The chutney can also be used in many ways.  In this recipe, the acidity from the green tomatoes simply counter balances the richness of the compound butter, really smoothing out the palate.  The vincotto is also great for sweetness with a type of “prune” flavour  finish.

This dish does act as a great starter to a meal but it can also be a meal in its self.  Add some sliced parma ham, some dressed rocket and you have a complete and appetising light meal.

Photo by Jun Pang

Baked Sour Dough with Brie and Chive Butter, Green Tomato Chutney

Enough for 4 people

1 Sour Dough Loaf

For the green tomato chutney:

1kg Green Cherry  Tomatoes

300ml Cider Vinegar

400gr Brown Sugar

1 Brown Onion – diced

1 Cinnamon Stick

5 Star Anise

For the compound butter:

300gr Brie – softened

200gr Butter – softened

1 Bunch Chives – finely sliced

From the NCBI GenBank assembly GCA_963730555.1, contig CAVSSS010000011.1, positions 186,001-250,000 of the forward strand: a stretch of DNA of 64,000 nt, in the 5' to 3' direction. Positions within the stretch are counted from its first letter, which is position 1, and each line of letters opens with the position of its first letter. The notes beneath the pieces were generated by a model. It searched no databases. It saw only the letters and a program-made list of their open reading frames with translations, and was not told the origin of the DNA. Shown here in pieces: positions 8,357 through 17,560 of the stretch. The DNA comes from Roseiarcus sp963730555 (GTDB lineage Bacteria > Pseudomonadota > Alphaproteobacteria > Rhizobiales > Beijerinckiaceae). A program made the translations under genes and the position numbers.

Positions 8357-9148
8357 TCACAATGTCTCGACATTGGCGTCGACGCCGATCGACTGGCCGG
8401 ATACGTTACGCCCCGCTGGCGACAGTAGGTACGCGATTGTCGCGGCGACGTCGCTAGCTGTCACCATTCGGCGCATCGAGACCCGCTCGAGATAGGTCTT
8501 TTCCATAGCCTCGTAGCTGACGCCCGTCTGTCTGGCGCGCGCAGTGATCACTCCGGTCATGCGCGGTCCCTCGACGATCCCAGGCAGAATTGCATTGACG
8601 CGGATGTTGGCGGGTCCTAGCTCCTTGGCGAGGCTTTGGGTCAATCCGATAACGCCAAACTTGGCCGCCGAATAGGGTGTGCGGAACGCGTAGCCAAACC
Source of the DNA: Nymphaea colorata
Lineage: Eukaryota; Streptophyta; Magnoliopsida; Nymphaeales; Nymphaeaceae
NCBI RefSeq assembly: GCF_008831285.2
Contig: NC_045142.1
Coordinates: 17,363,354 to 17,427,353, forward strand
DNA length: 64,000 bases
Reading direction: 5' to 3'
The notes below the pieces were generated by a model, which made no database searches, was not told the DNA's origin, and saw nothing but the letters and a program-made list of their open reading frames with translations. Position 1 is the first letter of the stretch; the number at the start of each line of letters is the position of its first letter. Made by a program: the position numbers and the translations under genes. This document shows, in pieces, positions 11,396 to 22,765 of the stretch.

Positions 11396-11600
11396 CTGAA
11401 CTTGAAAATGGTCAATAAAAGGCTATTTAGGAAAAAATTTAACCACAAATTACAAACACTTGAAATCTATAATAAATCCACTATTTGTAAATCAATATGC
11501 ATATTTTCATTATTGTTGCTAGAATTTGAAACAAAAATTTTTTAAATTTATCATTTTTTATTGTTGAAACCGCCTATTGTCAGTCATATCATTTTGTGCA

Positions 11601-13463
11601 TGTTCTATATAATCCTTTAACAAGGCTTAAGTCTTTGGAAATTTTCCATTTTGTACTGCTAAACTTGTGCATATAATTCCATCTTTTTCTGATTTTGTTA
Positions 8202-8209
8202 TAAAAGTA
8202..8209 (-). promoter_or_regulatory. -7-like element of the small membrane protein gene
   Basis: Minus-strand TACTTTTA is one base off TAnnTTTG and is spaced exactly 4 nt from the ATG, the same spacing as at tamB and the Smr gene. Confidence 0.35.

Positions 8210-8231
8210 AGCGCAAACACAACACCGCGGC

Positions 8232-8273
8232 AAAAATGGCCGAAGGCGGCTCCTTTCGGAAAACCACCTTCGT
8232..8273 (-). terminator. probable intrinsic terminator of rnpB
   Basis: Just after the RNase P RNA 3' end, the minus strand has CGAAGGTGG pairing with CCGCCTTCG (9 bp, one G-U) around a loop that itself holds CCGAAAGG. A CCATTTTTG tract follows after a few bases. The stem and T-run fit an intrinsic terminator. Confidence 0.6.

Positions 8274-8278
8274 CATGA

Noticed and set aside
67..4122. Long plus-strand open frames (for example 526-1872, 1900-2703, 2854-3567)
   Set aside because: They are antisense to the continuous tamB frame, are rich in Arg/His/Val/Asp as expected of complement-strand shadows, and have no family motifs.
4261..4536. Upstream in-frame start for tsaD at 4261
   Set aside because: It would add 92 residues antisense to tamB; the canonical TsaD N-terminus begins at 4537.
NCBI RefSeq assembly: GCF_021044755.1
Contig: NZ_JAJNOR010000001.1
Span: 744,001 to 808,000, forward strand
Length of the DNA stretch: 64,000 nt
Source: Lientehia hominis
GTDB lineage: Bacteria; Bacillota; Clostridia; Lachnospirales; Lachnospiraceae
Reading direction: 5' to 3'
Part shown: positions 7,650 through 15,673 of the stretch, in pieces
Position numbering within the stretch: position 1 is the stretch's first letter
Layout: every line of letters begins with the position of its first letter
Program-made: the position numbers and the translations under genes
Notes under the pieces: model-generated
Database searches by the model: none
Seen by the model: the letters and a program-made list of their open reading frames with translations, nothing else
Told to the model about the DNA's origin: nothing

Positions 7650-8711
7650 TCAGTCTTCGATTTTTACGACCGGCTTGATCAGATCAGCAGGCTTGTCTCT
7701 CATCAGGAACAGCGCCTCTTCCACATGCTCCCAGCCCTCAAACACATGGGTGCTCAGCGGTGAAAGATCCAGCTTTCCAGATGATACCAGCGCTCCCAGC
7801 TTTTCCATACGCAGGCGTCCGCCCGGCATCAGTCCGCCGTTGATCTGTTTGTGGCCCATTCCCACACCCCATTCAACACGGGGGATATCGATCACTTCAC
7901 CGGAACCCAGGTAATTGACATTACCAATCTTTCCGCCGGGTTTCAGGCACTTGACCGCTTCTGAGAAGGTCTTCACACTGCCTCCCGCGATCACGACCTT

To Finish:

2 Punnets Baby Herbs

Vincotto

Extra Virgin Olive Oil (EVOO)

Method

For the green tomato chutney:

  1. Place the tomatoes, vinegar, sugar, onion, cinnamon stick and start anise in a pot.  Cook for about 3 hours on low heat, continually stirring until it breaks down and looks and states like a chutney.  May need to adjust sugar quantity depending on the tomatoes.

For the compound butter:

  1. Place the butter and brie in a mixer and mix using a paddle on low until it blends together.  It does not have to be super smooth, then add the chopped chives.
  2. Cut deep slits into the loaf on a slight angle but do not cut through.
  3. Butter the slits with the brie butter and cover with foil.
  4. Bake at 180 degrees Celsius in an oven or Webber for about 10 minutes.

To finish:

  1. Serve with tomato chutney on top and garnished with herbs.
  2. Drizzle the vincotto and EVOO for dipping.

Vincotto – is cooked grape must.  Simply put, it is the residue that is left from pressing grapes then that residue is cooked for a long period of time until it is slightly caramelised.  The end product is thick, dark (almost black) liquid, similar to reduced balsamic.  The flavour is much like prunes but it can also be infused with flavourings such as fig and orange on production.  Great to finish a dish such as duck with high level of sweetness but can also be treated much the same way as a vinaigrette, emulsified with EVOO, salt and pepper and used in many salads.